IN THE TRADITION OF THE EPIC FANTASY NOVELS OF THE LAST FIFTY YEARS
THE LAND The first part of the trilogy ‘Hope’ tells of the arrival of Squire in Thorland and ‘The
Quest for the Teeth of the Upper Jaw’.
THE PROPHECY After many centuries, Squire has returned to Thorland, summoned there by
the good Wizard Tobin in order to fulfil an ancient prophecy.
THE PEOPLE As the quest begins, the other members of the company described in the
prophecy join Squire. They also encounter many friends who assist them on the quest.
THE MAGIC Tobin gives Squire a shield to protect him in times of great danger, but warns that
whenever he uses it he will also get a glimpse of his own world – an unpleasant experience.
THE QUEST Their quest takes the company to every part of West Thorland. Every time they
locate one of the teeth, they also receive instructions for finding the next tooth. Throughout the
quest, the wicked Wizard Gordeve tries to abduct Squire, destroy his friends, and thwart the
Read the first chapter of Hope here
|Windows on our World, Part 1: Hope
by Les Bill Gates
In the first part of the fantasy trilogy, Windows on our World, Hope, is set in the
fictitious Thorland. It is an easy read where Lord of the Rings meets National
Treasure with vocabulary not above the average English reader.
Squire finds himself in Thorland after being summoned by the wizard Tobin to
fulfil an ancient prophecy. Together with a company, selected by the prophecy,
he set off in search for the teeth of the upper jaw which belong to the golden
skull. The quest leads the company through beautiful descriptive scenes of
the country by means of clues hidden with every tooth. But like all quests, there
everything in her power to overthrow the company.
There is a strong universal theme of good and evil, camaraderie, and trust. At
times the dialogue seems unnatural, but does not deflect attention from the
story line. There is enough intrigue to keep you turning the pages.
The characters are interesting, although, except for Squire and Jippers, they
do not have any body to them. Descriptions are done with precision, but they
lack a certain humanity and you find it difficult to relate to them.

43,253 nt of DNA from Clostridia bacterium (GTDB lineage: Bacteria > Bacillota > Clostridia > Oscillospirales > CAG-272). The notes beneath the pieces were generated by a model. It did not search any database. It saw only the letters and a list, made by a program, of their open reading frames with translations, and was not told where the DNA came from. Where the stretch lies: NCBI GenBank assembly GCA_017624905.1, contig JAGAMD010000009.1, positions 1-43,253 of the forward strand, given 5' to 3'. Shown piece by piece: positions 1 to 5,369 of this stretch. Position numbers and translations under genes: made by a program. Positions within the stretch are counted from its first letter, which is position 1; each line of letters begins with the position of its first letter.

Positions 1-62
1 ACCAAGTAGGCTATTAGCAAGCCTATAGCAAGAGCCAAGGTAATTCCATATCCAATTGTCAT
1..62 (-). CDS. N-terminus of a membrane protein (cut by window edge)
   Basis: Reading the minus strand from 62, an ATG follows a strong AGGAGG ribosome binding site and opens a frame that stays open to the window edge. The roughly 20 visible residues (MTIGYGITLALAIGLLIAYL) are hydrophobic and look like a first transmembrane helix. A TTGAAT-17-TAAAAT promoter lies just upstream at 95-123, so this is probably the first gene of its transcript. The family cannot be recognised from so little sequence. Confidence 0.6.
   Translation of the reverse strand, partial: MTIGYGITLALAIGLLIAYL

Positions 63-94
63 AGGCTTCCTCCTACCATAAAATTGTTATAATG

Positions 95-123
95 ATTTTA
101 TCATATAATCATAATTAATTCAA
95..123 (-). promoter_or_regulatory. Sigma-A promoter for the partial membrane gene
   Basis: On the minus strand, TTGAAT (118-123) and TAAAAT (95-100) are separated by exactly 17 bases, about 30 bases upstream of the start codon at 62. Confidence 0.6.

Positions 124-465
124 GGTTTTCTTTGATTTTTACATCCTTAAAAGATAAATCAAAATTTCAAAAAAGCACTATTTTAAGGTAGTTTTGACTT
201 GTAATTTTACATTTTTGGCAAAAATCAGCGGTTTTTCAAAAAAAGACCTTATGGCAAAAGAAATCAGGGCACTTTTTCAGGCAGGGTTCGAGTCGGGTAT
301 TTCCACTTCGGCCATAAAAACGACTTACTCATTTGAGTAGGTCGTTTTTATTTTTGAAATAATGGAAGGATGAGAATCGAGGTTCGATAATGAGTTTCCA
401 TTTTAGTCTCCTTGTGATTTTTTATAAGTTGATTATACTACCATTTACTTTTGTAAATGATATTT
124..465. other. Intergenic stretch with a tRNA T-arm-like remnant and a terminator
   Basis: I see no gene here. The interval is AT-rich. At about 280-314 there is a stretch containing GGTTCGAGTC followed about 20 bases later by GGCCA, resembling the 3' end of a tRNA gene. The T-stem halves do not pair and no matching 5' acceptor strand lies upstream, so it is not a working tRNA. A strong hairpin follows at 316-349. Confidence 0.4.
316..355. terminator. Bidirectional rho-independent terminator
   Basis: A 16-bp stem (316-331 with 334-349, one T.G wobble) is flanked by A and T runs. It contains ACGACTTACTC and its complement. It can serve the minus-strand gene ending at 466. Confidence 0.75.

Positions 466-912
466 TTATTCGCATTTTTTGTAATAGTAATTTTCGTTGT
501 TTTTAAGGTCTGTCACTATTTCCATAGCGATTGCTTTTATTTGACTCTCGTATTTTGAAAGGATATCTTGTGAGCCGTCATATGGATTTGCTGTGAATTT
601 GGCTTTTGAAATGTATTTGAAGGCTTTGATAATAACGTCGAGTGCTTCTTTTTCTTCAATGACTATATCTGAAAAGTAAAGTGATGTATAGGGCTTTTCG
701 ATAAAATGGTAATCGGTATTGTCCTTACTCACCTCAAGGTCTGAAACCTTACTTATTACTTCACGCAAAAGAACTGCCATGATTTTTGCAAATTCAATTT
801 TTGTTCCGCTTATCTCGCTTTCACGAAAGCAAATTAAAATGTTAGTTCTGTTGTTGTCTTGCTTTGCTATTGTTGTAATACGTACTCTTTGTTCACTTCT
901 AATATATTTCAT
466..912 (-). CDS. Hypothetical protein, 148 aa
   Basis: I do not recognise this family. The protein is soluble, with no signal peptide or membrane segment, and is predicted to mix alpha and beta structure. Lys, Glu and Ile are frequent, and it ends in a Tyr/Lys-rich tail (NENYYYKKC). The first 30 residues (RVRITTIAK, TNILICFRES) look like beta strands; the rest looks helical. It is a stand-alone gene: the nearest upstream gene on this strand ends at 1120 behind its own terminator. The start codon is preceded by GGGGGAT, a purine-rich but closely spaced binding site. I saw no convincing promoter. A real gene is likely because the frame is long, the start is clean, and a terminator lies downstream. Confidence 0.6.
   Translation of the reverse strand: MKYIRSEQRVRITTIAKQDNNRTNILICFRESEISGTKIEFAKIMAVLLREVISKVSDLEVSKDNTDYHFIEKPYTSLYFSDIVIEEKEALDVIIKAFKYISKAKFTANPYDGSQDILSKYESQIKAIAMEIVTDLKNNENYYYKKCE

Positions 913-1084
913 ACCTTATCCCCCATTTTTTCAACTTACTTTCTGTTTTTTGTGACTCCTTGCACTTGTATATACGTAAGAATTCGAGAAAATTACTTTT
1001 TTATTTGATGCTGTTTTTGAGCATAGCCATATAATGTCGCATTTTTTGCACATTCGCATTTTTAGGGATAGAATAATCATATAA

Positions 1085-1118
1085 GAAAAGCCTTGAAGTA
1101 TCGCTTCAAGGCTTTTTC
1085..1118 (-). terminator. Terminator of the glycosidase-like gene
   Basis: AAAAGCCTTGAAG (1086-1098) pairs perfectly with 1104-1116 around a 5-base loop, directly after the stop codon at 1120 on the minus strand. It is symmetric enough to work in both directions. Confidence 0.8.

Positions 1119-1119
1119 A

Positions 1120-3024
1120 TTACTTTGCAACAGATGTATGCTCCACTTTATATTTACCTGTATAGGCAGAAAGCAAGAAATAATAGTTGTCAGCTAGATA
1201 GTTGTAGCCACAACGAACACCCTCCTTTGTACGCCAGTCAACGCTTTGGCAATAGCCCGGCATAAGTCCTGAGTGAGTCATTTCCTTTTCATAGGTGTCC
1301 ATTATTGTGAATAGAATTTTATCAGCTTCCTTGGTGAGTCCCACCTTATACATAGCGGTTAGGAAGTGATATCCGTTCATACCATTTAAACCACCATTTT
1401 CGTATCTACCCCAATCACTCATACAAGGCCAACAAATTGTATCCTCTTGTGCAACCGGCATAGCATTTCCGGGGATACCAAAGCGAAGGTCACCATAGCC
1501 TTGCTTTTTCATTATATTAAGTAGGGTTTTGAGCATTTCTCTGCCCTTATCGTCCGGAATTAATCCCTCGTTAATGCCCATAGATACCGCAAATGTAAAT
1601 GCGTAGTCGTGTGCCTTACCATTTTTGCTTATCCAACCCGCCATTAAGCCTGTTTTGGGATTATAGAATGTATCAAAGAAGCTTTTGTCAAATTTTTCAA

My final conclusion is that the first part of the trilogy, Windows on our World, is
an entertaining read and I will recommend it to anyone who would like to sit
back and relax for a few hours. I am waiting, with baited breath, the next book.
Yolande du Plessis
|Author: Les Bill Gates
The ancient prophecy of Thorland is about to be fulfilled as a man known only as the Squire arrives by way of a
giant eagle. Though the man does not remember who he is or where he comes from, he accepts the
explanation of Helge, the woman who has been tasked with helping him on an important quest. With the help of
the wizard Tobin, his apprentices, an archer, and three Luchorpans, Helge and Squire must locate the teeth that
belong to the golden skull in order to reinstate its magical powers and protect Thorland from the evil Gordeve.
Numerous obstacles stand in their way, for Gordeve has begun breeding a terrible cougar, which carries
malicious intentions toward Squire and his friends. She has spies in even the safest of places, and she holds a
secret capable of corrupting even the most loyal of men. But even beyond Gordeve's schemes there are
dangers, for someone is stalking Squire and his band, and their travels take them into remote, sometimes
unfriendly, lands where the threat of war overshadows their quest.
Windows on Our World enters into the familiar fantasy realm of quests and wizards and curious creatures. No
time is wasted in getting the heroes underway, and by the second chapter, Squire and Helge have already set
out to find the rest of their party. In some cases, the action almost seems to move a little too quickly, putting
expediency above the development of situational tension or character evolution. Very little is known about the
characters themselves other than their present occupation, and their feelings are sometimes lost within the
shared point of view structure.
• The style of writing might be a little spare for some readers, but others will be pleased by the clarity of